Krain withstands the test of time and trials

Continued from last week:

  • Tuesday, December 9, 2008 4:44am
  • Opinion

Wally’s World

Continued from last week:

Karen and Glenn Hatch purchased the old Krain Tavern and the surrounding acreage in 1993. They hoped to turn the place into a family restaurant, offering three meals a day of straight-ahead, all-American, meat-and-potato cuisine. They filed the necessary reports and applications and waited for the state and county bureaucracies to approve such a business.

In the meantime, Karen and Glenn started cleaning the place up. It was positively filthy. We can only assume the King County Health Department had occasionally stopped by over the years, but these visits couldn’t have amounted to much because the walls were mildewed and rotten, the restroom facilities and pipes were corroded and nearly every appliance was rusted and malfunctioning. (All in all, Glenn’s trips to the garbage dump cost him more than $1,000.) There was a foul odor behind the bar, so Glenn and his son took it off the wall. They found a dead cat and piles of excrement.

Now friends, as pointed out last week, the Hatch’s building dates back to 1916 and, as far as anyone ever knew, the plumbing, electrical work and carpentry in general had never been sanctioned by any state or county agency – or, for that matter, probably never checked by any “real” professional of any type – so the place was surely in need of some kind of official inspection. However, the authoritarian bureaucrats that descended upon the Krain corner were something else again.

The first county health inspector showed up one afternoon while the owners were still cleaning the place. He said the bathroom needed new faucets that stayed on for two minutes to ensure cleanliness. Glenn changed the faucets. Then, a week or two later, a plumbing inspector said the new faucets had to go because they didn’t conserve water. Glenn changed them again. (Alas, the episode was an inkling of things to come.)

This same inspector told Glenn to move the dishwasher to a new location. Glenn complied. But a few weeks later, the health inspector dropped by again and said the dishwasher had to be moved once more. Glenn complied.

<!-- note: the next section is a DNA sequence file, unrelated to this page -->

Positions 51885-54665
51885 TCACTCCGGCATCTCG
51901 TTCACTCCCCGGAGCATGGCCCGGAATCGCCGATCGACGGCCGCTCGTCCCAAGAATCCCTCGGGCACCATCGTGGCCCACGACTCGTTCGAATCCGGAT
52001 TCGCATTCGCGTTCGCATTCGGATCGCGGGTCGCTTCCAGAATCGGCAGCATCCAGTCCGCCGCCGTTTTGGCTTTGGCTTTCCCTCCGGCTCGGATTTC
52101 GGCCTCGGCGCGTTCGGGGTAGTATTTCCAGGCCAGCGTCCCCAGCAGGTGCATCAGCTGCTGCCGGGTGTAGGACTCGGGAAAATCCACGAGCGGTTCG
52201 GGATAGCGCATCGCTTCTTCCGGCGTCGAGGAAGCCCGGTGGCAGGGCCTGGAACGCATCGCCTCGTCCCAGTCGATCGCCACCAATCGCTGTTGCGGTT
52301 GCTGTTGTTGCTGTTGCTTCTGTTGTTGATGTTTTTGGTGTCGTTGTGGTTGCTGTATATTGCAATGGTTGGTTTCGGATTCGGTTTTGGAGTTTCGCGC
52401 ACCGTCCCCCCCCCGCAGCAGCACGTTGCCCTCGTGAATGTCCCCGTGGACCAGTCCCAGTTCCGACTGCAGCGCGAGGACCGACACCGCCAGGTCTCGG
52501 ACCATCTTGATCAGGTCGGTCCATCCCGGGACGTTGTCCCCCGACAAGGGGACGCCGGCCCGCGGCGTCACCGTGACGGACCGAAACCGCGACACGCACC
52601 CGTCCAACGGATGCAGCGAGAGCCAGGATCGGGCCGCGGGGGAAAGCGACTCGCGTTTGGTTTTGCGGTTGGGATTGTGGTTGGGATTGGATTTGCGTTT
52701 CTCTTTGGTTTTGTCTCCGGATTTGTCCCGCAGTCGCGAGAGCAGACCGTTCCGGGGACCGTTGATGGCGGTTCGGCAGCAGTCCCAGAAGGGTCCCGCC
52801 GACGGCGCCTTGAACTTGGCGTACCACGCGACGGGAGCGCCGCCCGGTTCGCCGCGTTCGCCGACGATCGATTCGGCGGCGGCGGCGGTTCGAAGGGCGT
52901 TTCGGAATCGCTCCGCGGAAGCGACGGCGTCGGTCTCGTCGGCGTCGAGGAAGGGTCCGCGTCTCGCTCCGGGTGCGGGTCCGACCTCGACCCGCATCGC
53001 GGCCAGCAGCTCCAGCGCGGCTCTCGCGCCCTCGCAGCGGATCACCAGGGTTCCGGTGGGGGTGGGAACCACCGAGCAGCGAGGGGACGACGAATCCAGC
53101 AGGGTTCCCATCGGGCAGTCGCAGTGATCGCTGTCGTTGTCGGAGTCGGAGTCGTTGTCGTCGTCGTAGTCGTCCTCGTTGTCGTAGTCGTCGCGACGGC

Shortly thereafter, the county fire inspector came around for the first time. He said the place needed new exit signs, new electrical wiring and new fire extinguishers.

A fellow with the Liquor Control Board stopped by and explained the liquor-to-food ratio the business had to maintain. He was a rather pessimistic fellow who told Karen most new restaurants failed within the first two years.

About the same time, the State Highway Department decided to widen the highway at the Krain corner. This would wipe out the building’s septic system, which wasn’t a big deal because the system wasn’t acceptable to the Health Department anyway. Nonetheless, Karen and Glenn found the situation a bit disheartening. A highway bureaucrat bluntly told the owners that “Olympia has decided this isn’t a good place for a restaurant,” which seems like a strange thing for a public servant to say. Then the state offered to buy the building and surrounding property for less than the owners had paid for it. Karen and Glenn enlisted the help of their son, who is a lawyer, and eventually the state bought the frontage it needed for a price that almost, but not quite, paid for a new septic system.

Then, by golly, electricians had to lower a circuit box one inch in order to satisfy new codes. And furthermore, a new Health Department employee ordered the dishwasher moved for the third time.

And, hey, how about the new, rather belligerent, fire inspector who said he’d shut down the restaurant unless a new hood was installed over the kitchen stove and the building was wired with a new fire alarm and fire “suppression” system.

Alas, Karen complains that new inspectors, for one damn thing or another, keep coming around and they have no idea what the old inspectors have told her. One day she decided to move the slicing machine from the front of the kitchen to the back. A few days later, a new health inspector told her this was a “remodeling” move and would require a new permit and a new “schematic diagram” showing where the cutter was now.

But with any luck, at last – finally – Karen thinks she may have nearly all the permits and regulations satisfied. That is, as soon as she complies with a new health inspector’s latest request to move the dishwasher!

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Don C. Brunell is a business analyst, writer and columnist. He retired as president of the Association of Washington Business, the state’s oldest and largest business organization, and lives in Vancouver. He can be contacted at
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